How to Help Someone with Dementia Remember Common Things

As we age, our ability to remember everyday things, such as recalling what you need at the grocery store or where you set down your keys, can be reduced. These difficulties may be typical signs of aging, and we adjust by making lists or marking appointments on the calendar.

Key takeaways:
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    A few simple strategies can assist a person with dementia to maintain some independence and improve sense of well-being.
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    Encourage your loved one with dementia to manage as many of their activities of daily living (ADLs) on their own with the help of some strategies and assistive devices.
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    Using simple, cost-effective reminder systems can promote autonomy in someone with dementia.

However, someone with a diagnosed cognitive impairment or dementia may struggle even more to remember everyday things that others may take for granted. Some easy, cost-effective tips can help someone with dementia to maintain optimal independence.

According to the CDC, there are currently almost six million people in the US with a diagnosis of dementia. As our population ages, this number will continue to rise. It is estimated that by 2050 that number will double to 14 million people with dementia. People with cognitive decline aim to remain in their own homes for as long as possible. While some people will need to move to an assisted living facility, the availability of spaces may be limited, so preserving a person's functional ability for their Activities of Daily Living (ADLs) is essential.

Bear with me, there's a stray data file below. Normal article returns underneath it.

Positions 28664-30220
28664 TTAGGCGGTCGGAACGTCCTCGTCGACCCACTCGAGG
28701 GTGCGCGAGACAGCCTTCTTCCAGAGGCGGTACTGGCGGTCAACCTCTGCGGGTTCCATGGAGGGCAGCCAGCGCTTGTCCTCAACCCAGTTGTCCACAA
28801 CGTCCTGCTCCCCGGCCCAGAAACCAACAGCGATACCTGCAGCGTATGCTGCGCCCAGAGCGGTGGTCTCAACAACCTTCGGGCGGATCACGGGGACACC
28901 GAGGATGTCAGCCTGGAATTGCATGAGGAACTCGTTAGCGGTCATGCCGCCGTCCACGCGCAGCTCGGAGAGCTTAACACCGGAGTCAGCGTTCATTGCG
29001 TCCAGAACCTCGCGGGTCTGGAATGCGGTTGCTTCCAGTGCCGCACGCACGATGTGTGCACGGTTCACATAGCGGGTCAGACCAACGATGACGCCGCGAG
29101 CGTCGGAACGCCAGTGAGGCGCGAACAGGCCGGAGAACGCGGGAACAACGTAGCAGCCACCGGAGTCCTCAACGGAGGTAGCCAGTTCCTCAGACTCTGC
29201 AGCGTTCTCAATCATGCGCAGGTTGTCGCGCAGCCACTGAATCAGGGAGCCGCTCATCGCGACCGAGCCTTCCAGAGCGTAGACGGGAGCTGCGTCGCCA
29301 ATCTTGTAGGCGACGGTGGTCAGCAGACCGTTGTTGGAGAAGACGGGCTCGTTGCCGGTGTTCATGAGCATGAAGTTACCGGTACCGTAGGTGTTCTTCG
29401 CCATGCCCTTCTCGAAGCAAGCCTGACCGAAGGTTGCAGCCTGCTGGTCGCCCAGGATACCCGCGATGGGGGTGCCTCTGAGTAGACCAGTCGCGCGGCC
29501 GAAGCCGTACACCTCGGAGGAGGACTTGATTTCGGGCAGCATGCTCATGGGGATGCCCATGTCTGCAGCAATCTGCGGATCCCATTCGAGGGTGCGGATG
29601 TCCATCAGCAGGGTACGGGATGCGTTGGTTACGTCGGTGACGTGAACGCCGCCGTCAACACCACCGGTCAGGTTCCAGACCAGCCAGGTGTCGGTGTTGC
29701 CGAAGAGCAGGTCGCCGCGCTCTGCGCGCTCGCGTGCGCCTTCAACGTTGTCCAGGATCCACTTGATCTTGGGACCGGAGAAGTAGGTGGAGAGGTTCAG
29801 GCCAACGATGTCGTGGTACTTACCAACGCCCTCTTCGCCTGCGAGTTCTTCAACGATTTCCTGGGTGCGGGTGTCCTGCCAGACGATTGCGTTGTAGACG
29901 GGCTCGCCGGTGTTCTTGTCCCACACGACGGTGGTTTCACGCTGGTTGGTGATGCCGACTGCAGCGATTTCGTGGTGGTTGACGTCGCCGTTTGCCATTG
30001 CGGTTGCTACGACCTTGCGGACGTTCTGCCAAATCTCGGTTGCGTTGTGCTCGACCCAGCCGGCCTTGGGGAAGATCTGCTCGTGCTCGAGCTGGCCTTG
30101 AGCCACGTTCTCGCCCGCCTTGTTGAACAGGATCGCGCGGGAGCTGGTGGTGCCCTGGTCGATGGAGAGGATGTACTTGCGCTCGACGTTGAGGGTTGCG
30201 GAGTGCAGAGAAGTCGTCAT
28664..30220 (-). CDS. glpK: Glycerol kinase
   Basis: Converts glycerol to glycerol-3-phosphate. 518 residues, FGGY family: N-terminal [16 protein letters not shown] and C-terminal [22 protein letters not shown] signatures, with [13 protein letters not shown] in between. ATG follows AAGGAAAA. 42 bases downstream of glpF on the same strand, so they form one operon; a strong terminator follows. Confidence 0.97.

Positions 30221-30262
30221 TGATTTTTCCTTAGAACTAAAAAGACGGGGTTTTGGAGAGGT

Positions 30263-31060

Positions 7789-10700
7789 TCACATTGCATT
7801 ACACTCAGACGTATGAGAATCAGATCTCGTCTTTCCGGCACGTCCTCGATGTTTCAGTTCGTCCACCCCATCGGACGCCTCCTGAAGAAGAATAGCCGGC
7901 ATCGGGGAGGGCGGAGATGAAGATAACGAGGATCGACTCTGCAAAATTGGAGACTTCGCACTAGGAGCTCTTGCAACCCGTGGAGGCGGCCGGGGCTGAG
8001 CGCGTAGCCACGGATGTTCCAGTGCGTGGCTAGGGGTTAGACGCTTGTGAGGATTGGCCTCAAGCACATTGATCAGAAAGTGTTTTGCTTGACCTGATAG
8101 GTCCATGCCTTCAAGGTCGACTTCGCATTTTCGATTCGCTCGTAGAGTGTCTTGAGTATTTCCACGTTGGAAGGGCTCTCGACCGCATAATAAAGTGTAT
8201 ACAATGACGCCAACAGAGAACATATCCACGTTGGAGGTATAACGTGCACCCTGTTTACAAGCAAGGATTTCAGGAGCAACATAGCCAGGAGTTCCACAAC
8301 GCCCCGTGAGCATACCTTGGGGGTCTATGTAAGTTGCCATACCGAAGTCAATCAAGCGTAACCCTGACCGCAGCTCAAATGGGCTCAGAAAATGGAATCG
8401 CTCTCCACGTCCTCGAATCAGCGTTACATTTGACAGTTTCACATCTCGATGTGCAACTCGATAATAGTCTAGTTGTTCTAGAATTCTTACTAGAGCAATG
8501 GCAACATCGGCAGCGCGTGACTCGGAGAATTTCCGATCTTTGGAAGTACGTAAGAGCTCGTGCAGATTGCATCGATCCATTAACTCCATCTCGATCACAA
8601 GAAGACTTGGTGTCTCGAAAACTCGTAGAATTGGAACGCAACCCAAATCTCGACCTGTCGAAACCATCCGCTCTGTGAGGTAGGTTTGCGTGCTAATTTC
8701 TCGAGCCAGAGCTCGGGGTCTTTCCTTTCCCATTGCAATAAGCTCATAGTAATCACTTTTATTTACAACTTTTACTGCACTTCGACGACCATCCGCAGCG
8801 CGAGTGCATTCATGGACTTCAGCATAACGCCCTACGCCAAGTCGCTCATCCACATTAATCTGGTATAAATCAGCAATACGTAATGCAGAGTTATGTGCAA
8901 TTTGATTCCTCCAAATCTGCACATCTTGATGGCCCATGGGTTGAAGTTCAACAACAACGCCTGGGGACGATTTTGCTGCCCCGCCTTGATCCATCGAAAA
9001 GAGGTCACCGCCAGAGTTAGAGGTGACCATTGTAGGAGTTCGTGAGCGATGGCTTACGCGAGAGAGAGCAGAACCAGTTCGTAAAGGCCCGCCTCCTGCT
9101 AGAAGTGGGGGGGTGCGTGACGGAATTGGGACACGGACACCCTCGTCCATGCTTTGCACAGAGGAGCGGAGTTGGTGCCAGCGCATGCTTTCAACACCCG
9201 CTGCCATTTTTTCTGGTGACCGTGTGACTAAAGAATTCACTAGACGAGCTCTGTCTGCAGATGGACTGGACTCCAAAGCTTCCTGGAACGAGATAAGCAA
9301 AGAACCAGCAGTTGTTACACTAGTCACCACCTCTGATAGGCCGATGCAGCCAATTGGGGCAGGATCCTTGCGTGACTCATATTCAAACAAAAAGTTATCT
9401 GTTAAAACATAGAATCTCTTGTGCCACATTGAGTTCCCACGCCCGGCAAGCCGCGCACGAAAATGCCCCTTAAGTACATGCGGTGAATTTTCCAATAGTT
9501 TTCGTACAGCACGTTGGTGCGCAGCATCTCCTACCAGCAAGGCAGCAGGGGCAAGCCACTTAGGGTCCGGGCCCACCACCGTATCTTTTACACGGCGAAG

Early and mid-stage strategies

In the early stage of dementia, a person's short-term memory is affected chiefly since older memories are more deeply ingrained. For example, a person may be able to remember something they did 20 years ago but not remember what they had for breakfast this morning. The illustration of the layers of an onion applies here. The outer layers are the most recent to be laid, so they are the first to come off. Therefore, common everyday activities, like the grocery list or doctor's appointment, are easily forgotten, requiring management strategies for their ADLs.

Here are some coping strategies:

  • Journal. Keep a pen, journal, or notebook and a calendar with your loved one. This way, they can keep track of lists and appointments and make daily notes.
  • Sticky notes. Use these around the house with short step-by-step instructions and reminders.
  • Whiteboard. Use a whiteboard to write key reminders in large "easy to see" letters.
  • Calendar. A large wall calendar or computer calendar used as a reminder for important events and appointments.
  • Emergency lists. Keep emergency and family member phone numbers by the phone or in a highly visual place. Include the household address in the case of calling 911.
  • Wallet and keys. Keep these items in the same place and label the shelf or wall hook to facilitate easy identification.
  • Medication reminders. Use "blister package" dossettes or electronic dispensers to ensure medication compliance.
  • Timers. Most smartwatches and smart devices can have a timer "alarm" feature that can alert a person to key appointments or medication administration times.